Profits: Govt banks ahead of private banks
Not all public sector banks are back in the black, but their collective net profit for the year is Rs 32,346 crore against a Rs 9,013 crore loss in the previous year, points out Tamal Bandyopadhyay.
The earning season is over.
It’s time to take a look at how the banks have fared in a year when Asia’s third-largest economy has shrunk 7.3 per cent.
A year when the loan portfolio of the banking system grew just 5.6 per cent, its lowest since 1965 from when such data is available.
A year when the Reserve Bank of India imposed a moratorium on repayment of loans and allowed banks to restructure loans, and the government guaranteed a Rs 3 trillion emergency credit line to the troubled sectors.
The net profit of the listed Indian banks during the financial year 2021 has more than doubled — from Rs 41,038 crore (Rs 410.38 billion) to Rs 1.03 trillion.
Not all public sector banks are back in the black, but their collective net profit for the year is Rs 32,346 crore (Rs 323.46 billion) against a Rs 9,013 crore (Rs 90.13 billion) loss in the previous year.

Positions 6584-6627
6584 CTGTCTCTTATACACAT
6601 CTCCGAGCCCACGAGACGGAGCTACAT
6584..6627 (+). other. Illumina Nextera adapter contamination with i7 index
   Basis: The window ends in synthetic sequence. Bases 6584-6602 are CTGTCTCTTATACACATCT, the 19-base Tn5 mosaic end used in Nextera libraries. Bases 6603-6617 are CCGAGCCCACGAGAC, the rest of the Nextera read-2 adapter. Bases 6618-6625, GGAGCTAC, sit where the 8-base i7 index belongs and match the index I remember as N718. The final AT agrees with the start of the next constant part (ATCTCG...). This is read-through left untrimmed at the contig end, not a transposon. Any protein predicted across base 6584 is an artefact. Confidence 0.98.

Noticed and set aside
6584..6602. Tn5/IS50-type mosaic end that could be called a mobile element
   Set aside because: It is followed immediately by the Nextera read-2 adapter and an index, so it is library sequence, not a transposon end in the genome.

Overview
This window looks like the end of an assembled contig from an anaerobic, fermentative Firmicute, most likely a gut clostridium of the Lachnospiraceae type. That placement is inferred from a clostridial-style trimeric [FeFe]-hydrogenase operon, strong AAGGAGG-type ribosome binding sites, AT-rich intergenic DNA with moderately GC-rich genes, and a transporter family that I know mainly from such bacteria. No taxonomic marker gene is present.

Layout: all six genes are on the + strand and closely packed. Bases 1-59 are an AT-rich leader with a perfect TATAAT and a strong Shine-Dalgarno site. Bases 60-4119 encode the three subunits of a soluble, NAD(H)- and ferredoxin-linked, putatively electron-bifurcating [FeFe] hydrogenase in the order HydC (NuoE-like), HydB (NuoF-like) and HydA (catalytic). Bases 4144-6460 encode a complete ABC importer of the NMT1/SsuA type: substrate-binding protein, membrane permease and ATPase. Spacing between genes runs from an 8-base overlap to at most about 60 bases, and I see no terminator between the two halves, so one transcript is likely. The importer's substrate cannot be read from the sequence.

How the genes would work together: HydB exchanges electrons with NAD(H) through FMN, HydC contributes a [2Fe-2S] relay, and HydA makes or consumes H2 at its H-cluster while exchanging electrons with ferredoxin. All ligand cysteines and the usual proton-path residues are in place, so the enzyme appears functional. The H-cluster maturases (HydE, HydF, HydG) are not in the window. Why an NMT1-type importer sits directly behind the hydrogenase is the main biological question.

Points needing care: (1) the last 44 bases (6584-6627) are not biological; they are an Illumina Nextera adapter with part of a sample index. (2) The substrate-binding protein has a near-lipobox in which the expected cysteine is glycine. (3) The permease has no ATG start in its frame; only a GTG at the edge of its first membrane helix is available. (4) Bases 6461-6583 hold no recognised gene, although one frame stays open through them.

After consolidation, the number of PSBs has shrunk to 12.
Indian Overseas Bank is yet to announce its earnings for the March quarter. In the December quarter, it reported a net profit of Rs 213 crore (Rs 2.13 billion) against a net loss of Rs 6,075 crore (Rs 60.75 billion) a year ago)
For this estimate, I am including yet-to-be-privatised IDBI Bank Ltd in the PSB pack.
The Central Bank and Punjab & Sind Bank continued to be in the red.
Of the rest, five that had made losses in the financial year 2020 have made profit in 2021.
They are Bank of India, Canara Bank, IDBI Bank, Uco Bank and Union Bank.
As a group, private banks’ net profit has risen from Rs 50,053 crore (Rs 500.53 billion) to Rs 70,543 crore (Rs 705.43 billion) during this period. (Jammu & Kashmir Bank Ltd is yet to announce its earnings.)
All listed private banks have made profit but five of them, including IndusInd Bank Ltd and Bandhan Bank Ltd, have recorded a drop in net profit.
All banks have made operating profit but compared with net profit, the rise in operating profit is less — around 24 per cent, from Rs 2.96 trillion to Rs 3.66 trillion.